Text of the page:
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Record retention is complex and time consuming. However, in addition to complying with various federal and state laws, keeping good, well-organized records can be very helpful in documenting and supporting an organization’s employment actions.
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This special report will discuss how you can ensure your records are in good order, and establish a record-retention policy.

Topics covered:
1. Hiring Records
2. Employment Relationships
3. Termination Records
4. Litigation Issues
5. Electronic Information Issues
6. Tips for Better Recordkeeping
7. A List of Legal Requirements

Make sure you have the information you need to know to keep your records in order.

January 10, 2006
HR Recordkeeping: What to Keep

Responsible recordkeeping practices begin long before a job candidate walks through the door and extend long after an employee leaves an employer, according to two attorneys who recently presented a BLR audio conference.

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Allen Kato of Fenwick and West LLP and Trey Wichmann of Winston and Strawn LLP walked listeners through the host of laws and regulations that mandate employers retain records.

Kato said that litigation is the ultimate test of the adequacy of an employer's recordkeeping practices. He noted some trouble spots employers find in litigation, including when information is omitted in some records, the records include incorrect information, or worse, a "smoking gun" of bias, or recordkeeping is sloppy.

Kato recommended that in general, employers should retain key personnel records for the duration of an employee's employment plus 5 years.

Hiring Records

Wichmann said that good recordkeeping practices begin with hiring records. Employers should ensure that job descriptions and job postings identify the essential functions of the job and establish the minimum qualifications of the job, according to Wichmann.

Job applications and interview notes should hold relevant information for the basis of hiring decisions and should document the valid reasons for selecting and rejecting applicants, he said.

A best practice for job applications is to require a signed application from all candidates, he said. He recommended that applications include a statement that employment will be at-will (that is, either the employee or the employer may terminate the employment relationship at any time and for any reason other than an illegal reason), a signature from the applicant that all of the information the applicant supplies is true, an authorization to check references, and an arbitration agreement.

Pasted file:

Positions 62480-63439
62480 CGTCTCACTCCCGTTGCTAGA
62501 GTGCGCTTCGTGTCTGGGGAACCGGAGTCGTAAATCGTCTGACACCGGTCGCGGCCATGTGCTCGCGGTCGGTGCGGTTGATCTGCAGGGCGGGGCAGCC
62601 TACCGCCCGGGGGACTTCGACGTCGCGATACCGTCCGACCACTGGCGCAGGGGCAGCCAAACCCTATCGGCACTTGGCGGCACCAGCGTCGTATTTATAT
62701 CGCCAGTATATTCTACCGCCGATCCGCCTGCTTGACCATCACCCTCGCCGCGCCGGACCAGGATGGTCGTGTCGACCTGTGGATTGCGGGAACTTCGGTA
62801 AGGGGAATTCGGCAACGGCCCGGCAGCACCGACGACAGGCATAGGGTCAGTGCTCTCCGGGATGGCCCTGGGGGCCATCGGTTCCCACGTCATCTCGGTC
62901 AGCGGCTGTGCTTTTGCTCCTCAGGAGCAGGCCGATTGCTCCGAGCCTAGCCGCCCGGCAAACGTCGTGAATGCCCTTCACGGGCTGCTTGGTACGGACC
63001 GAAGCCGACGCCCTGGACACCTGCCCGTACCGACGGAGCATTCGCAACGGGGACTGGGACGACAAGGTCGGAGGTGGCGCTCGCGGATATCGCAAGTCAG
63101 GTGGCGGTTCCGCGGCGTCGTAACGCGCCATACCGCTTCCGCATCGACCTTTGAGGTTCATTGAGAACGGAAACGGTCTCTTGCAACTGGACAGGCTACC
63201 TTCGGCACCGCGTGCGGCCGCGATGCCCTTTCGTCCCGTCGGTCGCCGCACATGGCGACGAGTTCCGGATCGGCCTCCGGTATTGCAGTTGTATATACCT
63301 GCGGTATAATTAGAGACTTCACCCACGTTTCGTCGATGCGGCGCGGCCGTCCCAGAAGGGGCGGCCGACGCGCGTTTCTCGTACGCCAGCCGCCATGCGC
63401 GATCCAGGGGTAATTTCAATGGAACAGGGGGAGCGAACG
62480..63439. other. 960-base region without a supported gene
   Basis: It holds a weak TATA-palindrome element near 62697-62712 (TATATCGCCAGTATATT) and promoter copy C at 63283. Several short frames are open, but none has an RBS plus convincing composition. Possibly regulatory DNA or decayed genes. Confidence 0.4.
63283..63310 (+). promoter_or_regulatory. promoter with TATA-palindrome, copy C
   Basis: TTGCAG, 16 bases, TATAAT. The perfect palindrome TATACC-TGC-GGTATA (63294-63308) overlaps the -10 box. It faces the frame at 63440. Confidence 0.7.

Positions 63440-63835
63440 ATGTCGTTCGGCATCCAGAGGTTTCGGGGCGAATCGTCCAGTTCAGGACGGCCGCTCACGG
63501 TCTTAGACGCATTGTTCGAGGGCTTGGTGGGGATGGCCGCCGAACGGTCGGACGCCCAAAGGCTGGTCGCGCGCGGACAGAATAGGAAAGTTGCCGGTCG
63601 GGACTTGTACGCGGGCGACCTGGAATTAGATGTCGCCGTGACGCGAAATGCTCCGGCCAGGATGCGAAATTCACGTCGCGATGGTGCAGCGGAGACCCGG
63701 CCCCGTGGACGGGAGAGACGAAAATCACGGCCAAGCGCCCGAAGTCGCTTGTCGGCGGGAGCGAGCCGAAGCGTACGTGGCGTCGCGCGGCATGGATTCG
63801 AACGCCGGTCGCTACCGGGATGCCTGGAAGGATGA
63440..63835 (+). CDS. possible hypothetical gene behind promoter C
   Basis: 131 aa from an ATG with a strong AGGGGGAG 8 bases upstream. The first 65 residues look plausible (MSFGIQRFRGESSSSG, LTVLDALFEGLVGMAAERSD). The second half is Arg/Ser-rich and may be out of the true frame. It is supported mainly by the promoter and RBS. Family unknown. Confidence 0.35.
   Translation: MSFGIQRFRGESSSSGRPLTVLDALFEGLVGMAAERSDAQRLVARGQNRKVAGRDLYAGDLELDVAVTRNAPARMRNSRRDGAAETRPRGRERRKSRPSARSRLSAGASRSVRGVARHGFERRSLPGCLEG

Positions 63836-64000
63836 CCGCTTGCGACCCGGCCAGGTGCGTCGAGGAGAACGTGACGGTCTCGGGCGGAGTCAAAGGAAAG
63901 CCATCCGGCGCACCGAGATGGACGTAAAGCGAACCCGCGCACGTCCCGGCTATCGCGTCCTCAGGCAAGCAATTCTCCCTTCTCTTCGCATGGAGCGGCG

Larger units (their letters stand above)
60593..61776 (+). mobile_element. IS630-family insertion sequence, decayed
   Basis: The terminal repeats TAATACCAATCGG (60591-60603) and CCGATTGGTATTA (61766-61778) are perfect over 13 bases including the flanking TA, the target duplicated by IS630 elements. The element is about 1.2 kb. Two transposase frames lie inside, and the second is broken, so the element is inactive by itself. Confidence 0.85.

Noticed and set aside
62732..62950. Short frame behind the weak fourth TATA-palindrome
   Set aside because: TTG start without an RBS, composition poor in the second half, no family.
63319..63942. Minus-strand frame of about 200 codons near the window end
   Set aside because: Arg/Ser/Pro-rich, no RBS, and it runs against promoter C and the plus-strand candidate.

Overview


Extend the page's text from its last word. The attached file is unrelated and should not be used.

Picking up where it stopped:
He suggested that employers should keep applications from non-hires at least 2 years and retain applications from hires the length of employment plus at least 2 years.

Wichmann offered these tips for interviews:

  1. Ask only job-related questions
  2. Avoid statements that undermine the at-will status.
  3. Ensure interview notes are legible and that they avoid discriminatory information
  4. Request specific examples of good work and mistakes.
  5. Ask why he or she left previous employer.

If an employer extends an offer to an applicant, the letter should establish the terms and conditions of employment and confirm the at-will status of the employee, according to Wichmann.

Kato reminded employers that they must wait until after they have made a documented job offer to an individual before requesting a physical exam. He also said state privacy laws require employers to protect medical records from unauthorized access.

Kato also recommended the retention of other hiring records, such as a written employee invention assignment agreement, an acknowledgment of receipt of employee handbook upon hire and of later revisions of the handbook, and confirmation of at-will employment by receipt of handbook.

Employment Records

The Immigration Reform and Control Act requires employers to retain Employment Eligibility forms (INS Form I-9) for three years after the worker is hired or one year after termination, whichever is later.

Wichmann said records related to wage and hours should be kept at least 4 years. In addition, records required to be kept under the Employee Retirement Income Security Act (ERISA) must be retained for 6 years.

Allen said employers should keep medical records, such as those related to ADA reasonable accommodation, workers' compensation, OSHA compliance, and the Family and Medical Leave Act, in a separate file and in a locked location to protect from unauthorized access.

When it comes to personnel files, a mistake employers make is to include only negative information about an employee, according to Wichmann. He said it is important for employers to retain a balanced personnel file with both negative and positive information, such as notices of rewards, warnings, attendance record, and training records.

It is also important for employers to document thoroughly promotions and the reasons for promotions, he said.

Termination Records

A reduction in force ( RIF ) also requires documentation, such as notices. Employers should also document the selection criteria for layoff and retain records related to the adverse-impact analysis, Wichmann said.

He said that employers should establish selection criteria for RIF around business needs, document the reasons for the RIF, and perform an analysis to see if there are any red flags for discrimination based on race, gender, or age.

Without a doubt, recordkeeping requirements are extensive. For more highlights of some of the more important recordkeeping requirements, visit's legal analysis on records.

Purchase a CD copy of the HR Recordkeeping audio conference.

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